The summer is a time for BBQ’s and celebrations, but drunken driving arrests and accidents often increase during the summer months as well. In 2012, 37,126 total DUI arrests were recorded by the Illinois Secretary of State’s Office. From the crash fatalities recorded 35% of them were alcohol related. The Chicago suburb of Schaumburg recorded 223 DUI arrests throughout 2012. Also according to Illinois records these shocking statistics tend to peak in the month of July. In 2011, during the Fourth of July week, 69% of car crash fatalities were alcohol related.
Illinois DUI Prevention Tips
While DUI’s and other alcohol related crashes tend to increase during the summer you don’t have to contribute to these rising statistics. There are many simple things you can do to help protect yourself from being charged with an Illinois DUI:
- Choose a Designated Driver: One of the easiest ways to prevent a DUI is to appoint a designated driver. It is important to make sure that this person holds firm to their responsibility and be sure that if you volunteer to be a designated driver that you make smart decisions as well.
- Monitor Your Consumption: Alcoholic drinks have different alcohol contents, making some cocktails more potent than others. To be on the safe side, try to limit your consumption to one standard drink per hour. A standard drink size can be defined as 12 ounces of beer, 5 ounces of wine or 1.5 ounces of 80-proof distilled spirits. Also, try to alternate each drink with a glass of water.
- Know the Local Taxi Companies: Before you head out for the night, familiarize yourself with the local taxi companies and store their contact information in your phone for quick use later. It may also be beneficial to use a popular app such as Uber to ensure a safe ride home.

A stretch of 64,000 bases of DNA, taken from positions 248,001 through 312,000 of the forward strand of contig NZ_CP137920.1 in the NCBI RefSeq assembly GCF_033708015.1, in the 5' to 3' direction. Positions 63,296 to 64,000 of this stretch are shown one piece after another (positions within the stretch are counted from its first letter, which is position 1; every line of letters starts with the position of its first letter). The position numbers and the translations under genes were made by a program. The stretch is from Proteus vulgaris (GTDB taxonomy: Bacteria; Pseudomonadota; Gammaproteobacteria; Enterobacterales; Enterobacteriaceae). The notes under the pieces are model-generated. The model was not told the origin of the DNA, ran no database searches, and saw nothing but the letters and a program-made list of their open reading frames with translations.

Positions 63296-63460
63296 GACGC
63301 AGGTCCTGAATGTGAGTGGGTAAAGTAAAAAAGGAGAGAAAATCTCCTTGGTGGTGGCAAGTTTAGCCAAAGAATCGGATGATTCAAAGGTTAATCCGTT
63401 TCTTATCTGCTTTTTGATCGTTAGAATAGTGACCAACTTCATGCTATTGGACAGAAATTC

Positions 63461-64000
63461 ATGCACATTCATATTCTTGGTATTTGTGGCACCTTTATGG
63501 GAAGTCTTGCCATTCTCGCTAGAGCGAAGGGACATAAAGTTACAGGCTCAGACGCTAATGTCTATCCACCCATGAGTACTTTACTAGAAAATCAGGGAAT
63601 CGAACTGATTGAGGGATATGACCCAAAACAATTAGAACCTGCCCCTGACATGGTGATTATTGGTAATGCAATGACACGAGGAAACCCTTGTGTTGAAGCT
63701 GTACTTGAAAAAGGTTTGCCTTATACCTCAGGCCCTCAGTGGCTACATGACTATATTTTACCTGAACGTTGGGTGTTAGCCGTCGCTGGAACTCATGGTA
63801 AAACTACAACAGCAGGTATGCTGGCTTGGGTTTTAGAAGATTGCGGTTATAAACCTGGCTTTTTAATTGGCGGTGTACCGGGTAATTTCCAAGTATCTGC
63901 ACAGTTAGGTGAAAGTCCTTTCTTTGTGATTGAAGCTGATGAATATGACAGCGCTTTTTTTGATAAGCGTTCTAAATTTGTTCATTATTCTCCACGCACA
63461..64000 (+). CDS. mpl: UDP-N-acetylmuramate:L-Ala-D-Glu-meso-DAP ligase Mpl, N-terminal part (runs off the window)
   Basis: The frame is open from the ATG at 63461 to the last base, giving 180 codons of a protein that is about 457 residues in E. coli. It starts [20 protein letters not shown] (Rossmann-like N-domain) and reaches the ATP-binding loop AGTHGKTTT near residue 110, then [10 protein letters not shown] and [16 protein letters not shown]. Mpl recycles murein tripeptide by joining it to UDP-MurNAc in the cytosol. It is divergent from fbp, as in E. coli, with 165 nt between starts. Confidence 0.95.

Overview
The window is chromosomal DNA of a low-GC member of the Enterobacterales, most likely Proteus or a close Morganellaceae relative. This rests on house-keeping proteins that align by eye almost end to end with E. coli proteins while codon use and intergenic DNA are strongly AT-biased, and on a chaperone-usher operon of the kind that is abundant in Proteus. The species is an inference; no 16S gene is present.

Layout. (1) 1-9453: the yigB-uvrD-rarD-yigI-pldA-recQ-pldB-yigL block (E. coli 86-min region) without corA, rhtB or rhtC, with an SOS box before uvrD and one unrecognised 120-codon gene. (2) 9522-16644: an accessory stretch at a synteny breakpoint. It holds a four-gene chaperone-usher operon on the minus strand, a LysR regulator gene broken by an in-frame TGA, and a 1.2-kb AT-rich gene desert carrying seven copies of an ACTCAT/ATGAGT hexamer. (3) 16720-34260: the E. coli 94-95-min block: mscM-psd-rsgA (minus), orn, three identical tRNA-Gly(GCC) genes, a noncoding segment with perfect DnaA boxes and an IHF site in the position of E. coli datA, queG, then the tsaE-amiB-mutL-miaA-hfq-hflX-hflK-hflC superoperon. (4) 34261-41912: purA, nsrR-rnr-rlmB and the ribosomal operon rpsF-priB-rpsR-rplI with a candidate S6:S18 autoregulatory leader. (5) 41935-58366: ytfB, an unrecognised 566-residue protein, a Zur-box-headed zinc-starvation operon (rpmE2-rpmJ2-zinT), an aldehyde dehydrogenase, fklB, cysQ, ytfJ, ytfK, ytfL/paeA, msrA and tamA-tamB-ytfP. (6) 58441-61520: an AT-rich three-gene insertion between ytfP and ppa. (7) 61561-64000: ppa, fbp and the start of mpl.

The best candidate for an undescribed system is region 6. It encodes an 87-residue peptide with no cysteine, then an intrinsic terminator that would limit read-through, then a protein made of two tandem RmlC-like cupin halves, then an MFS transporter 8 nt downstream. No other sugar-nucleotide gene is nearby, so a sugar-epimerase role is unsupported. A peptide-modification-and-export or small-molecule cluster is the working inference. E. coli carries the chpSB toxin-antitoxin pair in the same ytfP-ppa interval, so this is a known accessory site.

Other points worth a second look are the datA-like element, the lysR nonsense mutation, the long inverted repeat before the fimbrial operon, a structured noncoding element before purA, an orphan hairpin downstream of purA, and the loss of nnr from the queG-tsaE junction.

- Wear Your Seatbelt: Wearing your seatbelt is the best defense against DUI related crash injuries. Every time you get in a car make it a habit to buckle up!
What to do if Pulled Over for an Alleged Illinois DUI
If you are pulled over by the police for suspected drinking and driving in Illinois this summer, it is crucial to stay calm, polite and be aware of your rights. It is also important to remember the following:
- Quickly and safely pull over when you are approached by law enforcement
- Any statements you make may be held against you in court
- Field sobriety tests are voluntary
- Some field sobriety tests are not standardized
According to Illinois law, you have the right to refuse field sobriety tests (FST’s) and you are not required to provide an explanation. If you agree to complete the field sobriety testing, you are potentially helping the prosecution build a case against you.
Additionally, you are also not required to make any statement about the traffic stop. In Illinois you are only required by law to provide the police officer with a driver's license, proof of insurance and vehicle registration upon request. If you choose to not answer any other questions it is important to be courteous when informing the police officer that you would like to speak to your attorney. Then be sure to sure to contact an experienced Illinois DUI lawyer as soon as possible to discuss your rights and begin to defend your DUI case.